## Where does computations occur, in Mind or in Matter?

1

Short and silly question, but it opens-up to a separation of idealism and materialism on the basis of information.

If computations (in the scenario of a materialistic-computational perspective of the world) occur in matter, then said computation looks like some interaction (of what precisely, some generalized concept of discrete units ?); but said interaction executes then outside of these units, since it would be otherwise a negation of this "discretization": the units would need some universal medium to interact.

It then seems that the argument from a computational world needs to borrow from the mental perspective at least the idea of some medium of interaction (which can be exemplified by a force, a field, etc.), and that requires either a renewed redefinition of "matter" or the integration of some mild acceptance of idealism. I am maybe missing something as to how a computational-physicalist would build a representation to truly avoid any hint of idealism (as the general concept of things happening in some mind, be it a very natural and universal mind).

In the end, isn't the notion of "information" just a trick to avoid the use of the world Mind (by using an intermediate word which seems more physicalist) ?

2

I agree with you... Is information a third realm, different from Mind and Body, and we have difficulties to imagine it only because we are still victim of Descartes' spell ? Otherwise, The Computational Theory of Mind is "a good model for the mind", in which case the fact that we have a physical model of the mind does not implies necessarily that the mind is physical (aircrafts are "good models" of birds but birds are not made of steel).

– Mauro ALLEGRANZA – 2020-06-15T11:03:56.773

1

Possibly related wrt. information: https://philosophy.stackexchange.com/q/69789/9274

– kutschkem – 2020-06-16T12:01:43.210

@kutschkem: I think the link relates to a definition where information is taken as "matter in motion", change of matter and its arrangement; in a way, it may imply that we are (or contain) a fixed state(s) from which variation of matter can be measured (hence establishing the comparative point upon which re-arrangement of matter produces what's commonly known as information). Under such a view, all there is is matter, information is a convenience word. My take is rather: suppose there's only matter, suppose also we're not in some monism, how do "bits" of matter interact ? – Gloserio – 2020-06-16T12:34:37.930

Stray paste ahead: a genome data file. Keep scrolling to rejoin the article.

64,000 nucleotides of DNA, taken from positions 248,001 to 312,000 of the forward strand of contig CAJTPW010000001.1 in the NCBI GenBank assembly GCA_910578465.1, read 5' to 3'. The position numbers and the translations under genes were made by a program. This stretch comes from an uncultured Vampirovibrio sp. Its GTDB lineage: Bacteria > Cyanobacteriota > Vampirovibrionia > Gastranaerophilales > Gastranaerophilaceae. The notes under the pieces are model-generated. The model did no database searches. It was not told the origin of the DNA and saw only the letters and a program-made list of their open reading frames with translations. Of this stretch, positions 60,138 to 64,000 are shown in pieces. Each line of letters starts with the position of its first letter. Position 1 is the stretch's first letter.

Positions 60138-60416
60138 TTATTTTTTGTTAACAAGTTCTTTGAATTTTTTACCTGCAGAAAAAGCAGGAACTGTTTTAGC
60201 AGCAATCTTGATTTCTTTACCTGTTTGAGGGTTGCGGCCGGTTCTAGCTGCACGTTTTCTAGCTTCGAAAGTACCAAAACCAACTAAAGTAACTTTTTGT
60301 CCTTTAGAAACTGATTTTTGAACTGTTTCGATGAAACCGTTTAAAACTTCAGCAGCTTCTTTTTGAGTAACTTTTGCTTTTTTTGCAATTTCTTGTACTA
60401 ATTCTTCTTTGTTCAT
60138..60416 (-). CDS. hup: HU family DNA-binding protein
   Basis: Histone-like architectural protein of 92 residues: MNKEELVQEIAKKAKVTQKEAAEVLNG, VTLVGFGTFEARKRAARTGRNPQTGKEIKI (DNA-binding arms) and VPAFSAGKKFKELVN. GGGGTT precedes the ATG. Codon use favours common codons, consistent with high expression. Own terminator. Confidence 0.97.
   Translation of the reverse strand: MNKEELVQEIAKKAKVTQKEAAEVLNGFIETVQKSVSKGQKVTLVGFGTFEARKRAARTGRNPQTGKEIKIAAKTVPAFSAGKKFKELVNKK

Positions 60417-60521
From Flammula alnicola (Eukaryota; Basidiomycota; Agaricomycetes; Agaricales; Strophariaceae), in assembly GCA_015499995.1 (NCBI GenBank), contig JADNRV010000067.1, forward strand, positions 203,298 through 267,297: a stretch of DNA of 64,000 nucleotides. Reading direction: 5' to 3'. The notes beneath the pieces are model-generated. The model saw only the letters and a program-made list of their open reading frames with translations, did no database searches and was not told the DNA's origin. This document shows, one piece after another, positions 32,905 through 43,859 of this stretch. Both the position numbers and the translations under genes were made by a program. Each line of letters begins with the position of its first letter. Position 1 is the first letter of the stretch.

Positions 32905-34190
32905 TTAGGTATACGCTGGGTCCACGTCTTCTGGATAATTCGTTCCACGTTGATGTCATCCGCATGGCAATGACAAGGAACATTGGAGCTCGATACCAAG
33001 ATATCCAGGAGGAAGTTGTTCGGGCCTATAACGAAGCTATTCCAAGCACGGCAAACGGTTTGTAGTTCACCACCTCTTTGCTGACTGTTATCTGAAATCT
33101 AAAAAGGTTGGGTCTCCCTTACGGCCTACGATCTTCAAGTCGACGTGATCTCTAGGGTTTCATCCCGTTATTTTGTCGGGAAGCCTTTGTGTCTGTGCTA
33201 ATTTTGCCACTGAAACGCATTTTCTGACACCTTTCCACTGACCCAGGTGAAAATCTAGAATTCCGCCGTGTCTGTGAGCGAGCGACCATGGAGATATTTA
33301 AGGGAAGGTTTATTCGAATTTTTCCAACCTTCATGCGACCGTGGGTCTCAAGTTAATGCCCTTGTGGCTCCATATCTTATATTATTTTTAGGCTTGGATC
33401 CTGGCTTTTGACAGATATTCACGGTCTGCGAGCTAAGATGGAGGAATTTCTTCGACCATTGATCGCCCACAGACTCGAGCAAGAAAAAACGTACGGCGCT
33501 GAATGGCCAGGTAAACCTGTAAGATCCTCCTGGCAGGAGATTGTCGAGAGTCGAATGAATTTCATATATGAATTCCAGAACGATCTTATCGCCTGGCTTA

@Gloserio Matter obviously interacts physically. But again, computation is abstract, a turing machine is 1) the current state of the memory 2) a small internal state like where the head is 3) a transition function which tells the machine what state is next. All of this is abstract, but of course needs to be physically realized. So, we have a (physical) state that represents the (abstract) information, and we have some (physical) process of interactions that represents the (abstract) computation, and we end up with a new (physical) state that represents the new (abstract) state. – kutschkem – 2020-06-16T15:03:16.190

@kutschkem: I think I didn't make myself clear, I am concerned with a physical computational univers, so my comment relates to a very general definition of computation. Regarding the scope of your argument, which I find reasonnable by the commun definition of the words "information" and "computation", you're accepting information to be represented with a state of matter (a bit is stored in some capacity or whatever). (1/2) – Gloserio – 2020-06-16T17:34:02.417

@kutschkem: Representation is fine and well, as we could talk of the univers resembling some form of a computation, but once we transpose from representation to ontology, therein starts trouble. There's just some step were you have to sacrify the definition of Matter if you want to believe the univers is truly both physical and computational. Or at least so I sense, I was in fact interested with a counter argument. (2/2) – Gloserio – 2020-06-16T17:36:25.480